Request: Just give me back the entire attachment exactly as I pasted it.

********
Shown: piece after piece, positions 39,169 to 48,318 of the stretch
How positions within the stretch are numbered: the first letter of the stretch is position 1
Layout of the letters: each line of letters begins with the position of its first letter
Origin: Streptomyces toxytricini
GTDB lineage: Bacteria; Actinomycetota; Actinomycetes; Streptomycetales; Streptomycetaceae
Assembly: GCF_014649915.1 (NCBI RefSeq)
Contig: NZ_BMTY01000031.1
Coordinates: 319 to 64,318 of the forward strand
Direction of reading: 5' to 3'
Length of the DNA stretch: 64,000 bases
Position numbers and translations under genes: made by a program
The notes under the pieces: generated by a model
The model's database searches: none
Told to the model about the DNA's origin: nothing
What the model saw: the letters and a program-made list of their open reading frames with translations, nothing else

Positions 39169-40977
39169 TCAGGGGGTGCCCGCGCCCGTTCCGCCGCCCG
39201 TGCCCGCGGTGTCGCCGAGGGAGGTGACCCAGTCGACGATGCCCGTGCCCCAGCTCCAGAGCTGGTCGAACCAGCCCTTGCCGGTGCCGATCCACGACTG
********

Shown: piece after piece, positions 39,169 to 48,318 of the stretch
How positions within the stretch are numbered: the first letter of the stretch is position 1
Layout of the letters: each line of letters begins with the position of its first letter
Origin: Streptomyces toxytricini
GTDB lineage: Bacteria; Actinomycetota; Actinomycetes; Streptomycetales; Streptomycetaceae
Assembly: GCF_014649915.1 (NCBI RefSeq)
Contig: NZ_BMTY01000031.1
Coordinates: 319 to 64,318 of the forward strand
Direction of reading: 5' to 3'
Length of the DNA stretch: 64,000 bases
Position numbers and translations under genes: made by a program
The notes under the pieces: generated by a model
The model's database searches: none
Told to the model about the DNA's origin: nothing
What the model saw: the letters and a program-made list of their open reading frames with translations, nothing else

Positions 39169-40977
39169 TCAGGGGGTGCCCGCGCCCGTTCCGCCGCCCG
39201 TGCCCGCGGTGTCGCCGAGGGAGGTGACCCAGTCGACGATGCCCGTGCCCCAGCTCCAGAGCTGGTCGAACCAGCCCTTGCCGGTGCCGATCCACGACTG